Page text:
Marvel or DC? This Comic-Con Panel Decided Once and For All—We Voted on It

DC or Marvel? It's one of the most hotly debated topics between superhero fans, and during a panel at this year's Comic-Con, we definitively picked the winner.

Batman vs. Spider-Man comic

(via DC Entertainment)

The event was Syfy Hosts the Great Debate, pitting celebrity science fiction experts against one another to verbally duke it out over various topics, presenting their cases before putting them to an audience vote.

Syfy Hosts the Great Debate

Moderated by comedian John Hodgman, the guests were Doctor Who's John Barrowman, pop culture author Charlie Jane Anders, actor Orlando Jones, actress Aisha Tyler and mythbuster Adam Savage.

Over the course of the show they also discussed their favorite movie Batmans, the best John Williams theme song and more, but the most important topic was whether DC or Marvel has the better comic book universe.

Comic-Con Syfy panel discussion

"Comic book universe" were the operative words, and John Hodgman repeated them a few times to remind us we weren'talking about the movies or the TV shows.

Immediately, a hushed boo filled the crowded ballroom. Obviously, both Marvel and DC are beloved by geeks like me who eagerly attend shows like Comic-Con, and for many of us, picking a side just isn't done. A few daring souls in the crowd shouted their picks, but who would win in the end?

Comic-Con Syfy panel discussion

"What's the point of loving something unless you can hate someone else for not loving the thing more?" John Hodgman joked.

Aisha Tyler was assigned to argue on behalf of DC, which makes sense given that she's appeared as herself on DC'Supergirl and is a lifelong fan.

John Barrowman was forced to defend Marvel. Ironically, he plays an even bigger role in the DC universe as Malcolm Merlyn on the CW's DC shows—and he's even the author of Arrow: The Dark Archer.

Aisha began with her impassioned defense of DC.

"To be fair, the DC universe is the universe I grew up with," she said, "and characters in that space are the ones that touched me most deeply."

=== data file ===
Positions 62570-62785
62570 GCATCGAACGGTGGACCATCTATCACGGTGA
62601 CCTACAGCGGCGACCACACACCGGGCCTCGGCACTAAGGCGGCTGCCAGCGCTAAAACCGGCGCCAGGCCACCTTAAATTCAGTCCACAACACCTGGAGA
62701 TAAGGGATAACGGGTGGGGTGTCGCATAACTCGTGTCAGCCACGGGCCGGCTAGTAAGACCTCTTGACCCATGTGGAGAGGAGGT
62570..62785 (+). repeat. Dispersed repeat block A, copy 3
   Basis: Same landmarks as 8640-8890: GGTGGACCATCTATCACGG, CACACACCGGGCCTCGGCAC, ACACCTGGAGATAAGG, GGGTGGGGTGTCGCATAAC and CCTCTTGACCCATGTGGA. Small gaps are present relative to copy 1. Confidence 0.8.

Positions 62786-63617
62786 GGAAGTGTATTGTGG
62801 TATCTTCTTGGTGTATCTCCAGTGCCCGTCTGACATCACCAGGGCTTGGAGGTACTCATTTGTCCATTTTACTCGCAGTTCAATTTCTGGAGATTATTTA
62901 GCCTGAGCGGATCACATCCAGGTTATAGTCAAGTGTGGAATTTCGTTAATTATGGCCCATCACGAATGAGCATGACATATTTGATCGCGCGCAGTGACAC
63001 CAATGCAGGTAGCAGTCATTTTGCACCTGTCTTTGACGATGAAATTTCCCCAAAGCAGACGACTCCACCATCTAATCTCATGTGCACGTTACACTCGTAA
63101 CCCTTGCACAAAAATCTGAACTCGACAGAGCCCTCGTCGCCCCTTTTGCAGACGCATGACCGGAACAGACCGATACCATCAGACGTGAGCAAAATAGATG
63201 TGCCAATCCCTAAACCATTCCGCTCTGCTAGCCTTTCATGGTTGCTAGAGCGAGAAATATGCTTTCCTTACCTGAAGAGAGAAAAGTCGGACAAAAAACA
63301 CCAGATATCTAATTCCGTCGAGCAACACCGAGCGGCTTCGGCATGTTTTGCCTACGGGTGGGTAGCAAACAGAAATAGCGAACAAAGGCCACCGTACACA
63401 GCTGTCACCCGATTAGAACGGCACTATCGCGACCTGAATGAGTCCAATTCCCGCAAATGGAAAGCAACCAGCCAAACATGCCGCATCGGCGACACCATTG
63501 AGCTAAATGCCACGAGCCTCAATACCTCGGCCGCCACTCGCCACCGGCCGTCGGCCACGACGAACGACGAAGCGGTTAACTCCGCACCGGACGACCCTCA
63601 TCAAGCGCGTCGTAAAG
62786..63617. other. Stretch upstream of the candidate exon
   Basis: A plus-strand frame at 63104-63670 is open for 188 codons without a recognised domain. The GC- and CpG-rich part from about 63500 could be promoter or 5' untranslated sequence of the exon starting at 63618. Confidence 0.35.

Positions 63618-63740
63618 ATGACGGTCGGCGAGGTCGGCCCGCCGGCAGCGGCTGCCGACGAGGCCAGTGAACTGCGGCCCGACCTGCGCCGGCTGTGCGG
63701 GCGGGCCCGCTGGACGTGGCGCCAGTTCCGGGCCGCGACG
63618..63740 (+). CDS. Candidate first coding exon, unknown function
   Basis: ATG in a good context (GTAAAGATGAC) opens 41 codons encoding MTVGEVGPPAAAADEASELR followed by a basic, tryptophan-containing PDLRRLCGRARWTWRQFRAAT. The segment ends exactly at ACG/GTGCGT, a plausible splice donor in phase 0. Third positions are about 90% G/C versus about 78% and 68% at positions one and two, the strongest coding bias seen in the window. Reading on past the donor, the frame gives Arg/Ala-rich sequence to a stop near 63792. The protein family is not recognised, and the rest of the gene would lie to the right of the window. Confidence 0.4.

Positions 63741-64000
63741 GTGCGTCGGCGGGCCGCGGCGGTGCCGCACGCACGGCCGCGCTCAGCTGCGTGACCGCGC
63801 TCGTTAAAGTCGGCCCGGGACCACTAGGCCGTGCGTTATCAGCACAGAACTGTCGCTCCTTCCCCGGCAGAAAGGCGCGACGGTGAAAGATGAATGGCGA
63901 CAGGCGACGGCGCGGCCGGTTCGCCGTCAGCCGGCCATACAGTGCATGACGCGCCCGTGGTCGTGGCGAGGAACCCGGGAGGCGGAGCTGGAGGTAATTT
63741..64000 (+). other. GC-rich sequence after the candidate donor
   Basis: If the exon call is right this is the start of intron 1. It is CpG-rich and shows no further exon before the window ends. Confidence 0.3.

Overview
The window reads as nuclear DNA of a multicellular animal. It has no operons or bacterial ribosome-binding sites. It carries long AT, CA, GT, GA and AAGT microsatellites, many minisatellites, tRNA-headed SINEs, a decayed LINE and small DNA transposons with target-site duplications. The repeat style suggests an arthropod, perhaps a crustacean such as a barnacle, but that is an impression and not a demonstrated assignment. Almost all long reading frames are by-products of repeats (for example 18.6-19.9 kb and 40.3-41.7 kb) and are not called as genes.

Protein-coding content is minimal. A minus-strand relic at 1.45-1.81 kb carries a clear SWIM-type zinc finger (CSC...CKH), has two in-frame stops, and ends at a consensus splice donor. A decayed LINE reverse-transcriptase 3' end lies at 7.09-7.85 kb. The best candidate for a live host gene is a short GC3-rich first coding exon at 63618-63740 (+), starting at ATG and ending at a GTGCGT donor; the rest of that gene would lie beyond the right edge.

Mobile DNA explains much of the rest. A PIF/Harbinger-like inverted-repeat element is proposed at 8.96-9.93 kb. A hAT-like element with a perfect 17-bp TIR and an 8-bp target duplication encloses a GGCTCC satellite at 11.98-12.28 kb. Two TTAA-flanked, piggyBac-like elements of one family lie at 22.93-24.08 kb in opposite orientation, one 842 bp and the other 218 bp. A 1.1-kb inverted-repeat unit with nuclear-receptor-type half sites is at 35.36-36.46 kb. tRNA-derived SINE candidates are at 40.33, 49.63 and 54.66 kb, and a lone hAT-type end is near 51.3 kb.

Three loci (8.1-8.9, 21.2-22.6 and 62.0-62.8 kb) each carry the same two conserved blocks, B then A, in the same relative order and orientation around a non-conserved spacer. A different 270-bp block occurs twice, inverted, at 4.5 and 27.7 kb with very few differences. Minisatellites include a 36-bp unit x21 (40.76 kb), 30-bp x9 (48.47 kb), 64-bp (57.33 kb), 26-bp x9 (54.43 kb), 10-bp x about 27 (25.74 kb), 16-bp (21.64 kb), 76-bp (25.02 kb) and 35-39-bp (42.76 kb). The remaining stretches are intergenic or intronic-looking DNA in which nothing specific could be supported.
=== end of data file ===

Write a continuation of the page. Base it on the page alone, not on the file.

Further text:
In fact, the first books she ever collected were Batman's  The Dark Knight comics.

"I always loved comic books, but the ones that were the most emotional, the most engaging, the most kind of psychology complex were those books."

As a self-proclaimed nerd and a young African American girl, she said she felt like she was on the fringes, and the books resonated with her.

"The Dark Knight comics … were about isolation and wrestling with your own demons and trying to be a better person," she said. "Not just better than who you were, but better than your circumstances—to rise above your own traumas, your own internal pain and to serve others as selflessly as you possibly can."

She added that Bruce Wayne does this and will also be hosting amazing parties and driving around a really cool car.

Next up, it was John Barrowman's turn.

"First of all, I just have to say I'll be fired by DC anyway," he joked before describing what Marvel means to him. When he was little, he and his best friend would go to the local drugstore every Thursday for comics.

"We would pick out all the Marvel comics… we would take them back, then we would read them in his bedroom," he explained. "Then we would put them in the plastic cases, put them in the boxes, then we would go down to the basement, we would get out the six-inch Mego figures of all the characters and reenact all of what we read in the comics."

Through these action figures, John was able to play out all of his fantasies of being a hero.

"I could be anybody I wanted to be," he explained. "Marvel was proving that I could be Spider-Man, I could be Captain America … Marvel, for me, is a comic book universe and a character universe than can transcend throughout the generations."

John Barrowman arguing for Marvel

After both Aisha and John made their impassioned arguments, it was put to an audience vote to decide the winner with thumbs up and thumbs down paddles.

Syfy debate voting paddles

It was very close, but in the end, John Barrowman's argument came out on top, and Comic-Con finally decided that Marvel is actually better than DC—at least until next year.

 

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